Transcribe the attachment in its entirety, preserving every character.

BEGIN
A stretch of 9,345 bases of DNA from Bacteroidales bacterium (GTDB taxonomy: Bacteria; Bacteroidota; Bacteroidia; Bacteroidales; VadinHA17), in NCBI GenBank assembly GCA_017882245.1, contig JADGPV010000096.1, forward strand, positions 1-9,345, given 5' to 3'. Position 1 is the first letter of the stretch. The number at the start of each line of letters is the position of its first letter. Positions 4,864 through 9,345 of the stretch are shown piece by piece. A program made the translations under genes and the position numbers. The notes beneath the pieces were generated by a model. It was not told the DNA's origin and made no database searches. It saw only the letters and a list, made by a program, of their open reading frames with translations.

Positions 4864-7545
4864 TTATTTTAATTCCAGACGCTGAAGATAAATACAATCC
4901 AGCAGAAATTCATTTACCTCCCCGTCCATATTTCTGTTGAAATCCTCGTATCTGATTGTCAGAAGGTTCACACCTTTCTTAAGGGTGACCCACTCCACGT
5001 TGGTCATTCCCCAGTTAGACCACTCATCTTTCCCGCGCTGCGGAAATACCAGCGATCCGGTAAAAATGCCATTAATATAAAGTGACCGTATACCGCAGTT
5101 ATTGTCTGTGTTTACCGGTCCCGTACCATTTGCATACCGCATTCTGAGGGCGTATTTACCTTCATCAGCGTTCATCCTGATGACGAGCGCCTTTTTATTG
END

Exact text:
A stretch of 9,345 bases of DNA from Bacteroidales bacterium (GTDB taxonomy: Bacteria; Bacteroidota; Bacteroidia; Bacteroidales; VadinHA17), in NCBI GenBank assembly GCA_017882245.1, contig JADGPV010000096.1, forward strand, positions 1-9,345, given 5' to 3'. Position 1 is the first letter of the stretch. The number at the start of each line of letters is the position of its first letter. Positions 4,864 through 9,345 of the stretch are shown piece by piece. A program made the translations under genes and the position numbers. The notes beneath the pieces were generated by a model. It was not told the DNA's origin and made no database searches. It saw only the letters and a list, made by a program, of their open reading frames with translations.

Positions 4864-7545
4864 TTATTTTAATTCCAGACGCTGAAGATAAATACAATCC
4901 AGCAGAAATTCATTTACCTCCCCGTCCATATTTCTGTTGAAATCCTCGTATCTGATTGTCAGAAGGTTCACACCTTTCTTAAGGGTGACCCACTCCACGT
5001 TGGTCATTCCCCAGTTAGACCACTCATCTTTCCCGCGCTGCGGAAATACCAGCGATCCGGTAAAAATGCCATTAATATAAAGTGACCGTATACCGCAGTT
5101 ATTGTCTGTGTTTACCGGTCCCGTACCATTTGCATACCGCATTCTGAGGGCGTATTTACCTTCATCAGCGTTCATCCTGATGACGAGCGCCTTTTTATTG